In these days of self-isolation and social distancing, the video conferencing platform Zoom has exploded in popularity as a significant platform for online meetings, webinars, and even online discos.
However, Zoom has recently come under fire due to a number of reported security issues with the platform. A zero-day vulnerability has recently been disclosed, and numerous users have noted that 'Zoom bombers' are joining open meetings and sharing undesirable content. Zoom has also been found to overshare data with Facebook via their iOS app, a problem now fixed. BleepingComputer recently reported about a newly found vulnerability in Zoom that allows an attacker to steal Windows login credentials from other users.
However, Zoom is one of the most widely known platforms, and when participating we don’t often get to choose which system we’ll be meeting on. Sometimes our employers require a certain platform, or sometimes our audience expects it. If you don’t have a choice in which platform to use, there are still some steps you can take to heighten your meeting security.
This video reviews some settings in your Zoom account that can help prevent Zoom bombing and ensure that your attendees have a safe experience.
Adjust your Zoom settings. There are a number of settings in Zoom that can help you keep your meeting safe. Lock down your meetings with passwords, mute attendees on joining, and lock down screen sharing so that an attendee can’t take over your meeting with their screen without your permission.
Kick out users. You can kick a user out of your room. You shouldn’t have to if you’ve secured your Zoom account but know that this is available to you. Click Manage Participants at the bottom of the Zoom window. Click More next to the person you want to remove. From the list that appears, click Remove and confirm.
Share Zoom links carefully. Without any controls in place, a Zoom link will let anyone join. Don’t share your Zoom meeting link in public places like social media or other public forums. Hackers and pranksters have been searching for these and accessing meeting rooms at will, wreaking havoc on business meetings and even online schooling.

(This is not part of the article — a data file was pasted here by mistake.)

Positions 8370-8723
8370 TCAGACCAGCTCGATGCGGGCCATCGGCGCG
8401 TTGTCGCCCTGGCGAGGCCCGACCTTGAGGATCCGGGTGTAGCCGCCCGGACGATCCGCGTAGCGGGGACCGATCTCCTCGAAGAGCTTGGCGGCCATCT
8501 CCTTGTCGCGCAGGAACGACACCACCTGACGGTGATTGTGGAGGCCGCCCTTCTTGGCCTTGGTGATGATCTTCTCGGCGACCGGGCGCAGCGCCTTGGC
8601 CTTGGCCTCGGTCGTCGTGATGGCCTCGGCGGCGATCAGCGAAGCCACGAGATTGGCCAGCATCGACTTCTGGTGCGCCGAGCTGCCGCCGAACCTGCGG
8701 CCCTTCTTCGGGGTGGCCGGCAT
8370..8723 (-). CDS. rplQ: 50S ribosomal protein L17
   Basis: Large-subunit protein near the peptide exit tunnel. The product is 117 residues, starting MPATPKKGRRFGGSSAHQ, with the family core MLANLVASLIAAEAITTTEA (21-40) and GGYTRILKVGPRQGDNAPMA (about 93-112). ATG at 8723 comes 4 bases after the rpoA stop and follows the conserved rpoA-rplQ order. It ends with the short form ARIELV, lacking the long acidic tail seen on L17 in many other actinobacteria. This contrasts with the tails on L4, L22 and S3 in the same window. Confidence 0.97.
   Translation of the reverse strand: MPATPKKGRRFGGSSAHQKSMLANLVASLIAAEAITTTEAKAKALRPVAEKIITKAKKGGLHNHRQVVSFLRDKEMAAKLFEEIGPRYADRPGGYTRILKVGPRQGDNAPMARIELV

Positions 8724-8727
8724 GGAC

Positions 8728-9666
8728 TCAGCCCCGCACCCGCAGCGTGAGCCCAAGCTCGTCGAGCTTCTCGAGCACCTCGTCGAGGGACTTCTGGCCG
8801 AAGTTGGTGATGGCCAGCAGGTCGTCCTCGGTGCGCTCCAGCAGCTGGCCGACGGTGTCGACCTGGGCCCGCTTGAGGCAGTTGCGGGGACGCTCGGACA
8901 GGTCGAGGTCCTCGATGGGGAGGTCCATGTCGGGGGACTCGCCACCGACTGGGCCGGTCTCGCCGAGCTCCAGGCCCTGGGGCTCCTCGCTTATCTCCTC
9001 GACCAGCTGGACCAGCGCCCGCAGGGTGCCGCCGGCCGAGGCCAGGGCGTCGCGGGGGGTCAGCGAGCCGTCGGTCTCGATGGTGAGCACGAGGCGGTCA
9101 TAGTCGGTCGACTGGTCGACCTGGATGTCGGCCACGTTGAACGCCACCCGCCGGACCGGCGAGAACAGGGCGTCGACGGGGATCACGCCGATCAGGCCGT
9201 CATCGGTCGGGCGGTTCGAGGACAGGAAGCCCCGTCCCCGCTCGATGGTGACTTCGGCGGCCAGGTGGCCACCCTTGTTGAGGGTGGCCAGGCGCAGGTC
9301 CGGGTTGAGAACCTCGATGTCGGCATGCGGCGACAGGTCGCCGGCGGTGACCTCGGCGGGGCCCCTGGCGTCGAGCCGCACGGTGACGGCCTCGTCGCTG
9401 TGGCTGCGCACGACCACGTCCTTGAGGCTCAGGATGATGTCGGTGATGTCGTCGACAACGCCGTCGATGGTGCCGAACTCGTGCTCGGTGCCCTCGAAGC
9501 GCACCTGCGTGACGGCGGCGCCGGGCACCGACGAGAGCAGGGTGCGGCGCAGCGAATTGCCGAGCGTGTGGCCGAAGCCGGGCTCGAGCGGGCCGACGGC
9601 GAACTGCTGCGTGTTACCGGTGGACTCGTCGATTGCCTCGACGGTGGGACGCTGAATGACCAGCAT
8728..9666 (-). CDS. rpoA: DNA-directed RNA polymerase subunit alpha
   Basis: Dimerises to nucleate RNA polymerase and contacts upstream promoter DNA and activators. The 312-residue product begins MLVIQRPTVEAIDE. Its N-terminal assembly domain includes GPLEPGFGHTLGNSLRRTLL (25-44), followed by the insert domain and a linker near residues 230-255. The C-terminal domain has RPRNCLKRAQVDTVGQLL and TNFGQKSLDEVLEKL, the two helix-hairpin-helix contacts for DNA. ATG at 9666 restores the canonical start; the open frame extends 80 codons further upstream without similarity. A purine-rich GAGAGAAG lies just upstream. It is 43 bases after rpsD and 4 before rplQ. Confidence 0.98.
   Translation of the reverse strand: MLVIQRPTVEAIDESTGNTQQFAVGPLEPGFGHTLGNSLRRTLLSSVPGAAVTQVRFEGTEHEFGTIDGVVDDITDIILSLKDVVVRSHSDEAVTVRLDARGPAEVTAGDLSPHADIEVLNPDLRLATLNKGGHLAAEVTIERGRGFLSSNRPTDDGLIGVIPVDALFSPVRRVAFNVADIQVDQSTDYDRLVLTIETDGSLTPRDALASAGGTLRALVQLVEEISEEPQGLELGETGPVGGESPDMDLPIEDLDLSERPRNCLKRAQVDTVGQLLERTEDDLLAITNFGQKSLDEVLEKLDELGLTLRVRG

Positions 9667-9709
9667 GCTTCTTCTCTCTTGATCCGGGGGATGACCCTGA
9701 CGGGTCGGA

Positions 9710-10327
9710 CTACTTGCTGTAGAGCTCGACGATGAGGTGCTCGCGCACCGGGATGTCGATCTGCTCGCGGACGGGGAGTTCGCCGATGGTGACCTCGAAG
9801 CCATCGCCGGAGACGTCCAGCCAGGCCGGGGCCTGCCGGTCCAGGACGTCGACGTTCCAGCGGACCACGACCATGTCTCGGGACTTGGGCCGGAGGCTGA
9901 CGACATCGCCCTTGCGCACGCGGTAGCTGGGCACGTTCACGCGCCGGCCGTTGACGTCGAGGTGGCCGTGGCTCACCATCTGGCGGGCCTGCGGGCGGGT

Lock your meetings. Once a meeting has started and everyone is present, click Participants at the bottom of your Zoom window. In the Participants pop-up box, you will see a button that says Lock Meeting. When you lock the meeting, no new participants can join, even if they have the meeting ID and password.
Disable “allow removed participants to rejoin” . This is checked by default. Of course, remember that if your main presenter drops their connection they will not be able to get back into the room if you have locked the room.
It is critical to manage the number of participants . When sharing with large groups it is best to have someone who is not the presenter/host to watch the participants. In a webinar situation, this person can enable and disable individuals while the presenter focuses on delivery.
Using Video Conferencing as an Attendee
Don’t use Zoom chats for private messages. If you’re attending a meeting and want to send a private message to another attendee, be aware that when your Zoom meeting is being recorded, the room owner will receive a transcript of everything you say privately.
Don’t share personal information . As with any public forum, assume that anything you type into chat or say in a Zoom meeting, you are being recorded and you don’t have control of what happens to that recording. Don’t share personally identifiable information with anyone, whether private or publicly.
Turn off video and mute yourself unless needed . If you’re attending a class or meeting and you don’t need video or audio, mute yourself and turn off your video. This prevents video conferencing from inadvertently recording conversations in your home or exposing information you might not want it to.
Helping Children to Use Zoom
As many schools transition to distance learning, helping our kids understand the importance of security and privacy is important and a great life lesson.
Zoom has some resources for school administrators to help them get started, but don’t assume that a teacher is fully versed in all of Zoom’s tools. Many are teaching online for the first time, and everyone is under a little more stress than usual. If you’re able to support a teacher as a moderator, you’ll make the learning experience better for everyone.
For younger students, stay with your child during online video conferencing. Schools should be asking for parental consent for video conferencing, and minors are not allowed to create Zoom accounts.
For older children, teach them good video conferencing etiquette, including muting when they’re not speaking, not using the chat function, and not downloading files via Zoom.
Ask teachers if students can use aliases instead of real names, and find ways to limit the amount and depth of personal sharing via any channel online, whether video or otherwise.
Many community radio stations are hosting virtual meetings for board members, volunteers and staff. It is a new world for many. But how can you avoid a Zoom disaster? Some tips here from RadioWorld.
We will endeavour to keep these pages updated as and when guidance and information changes.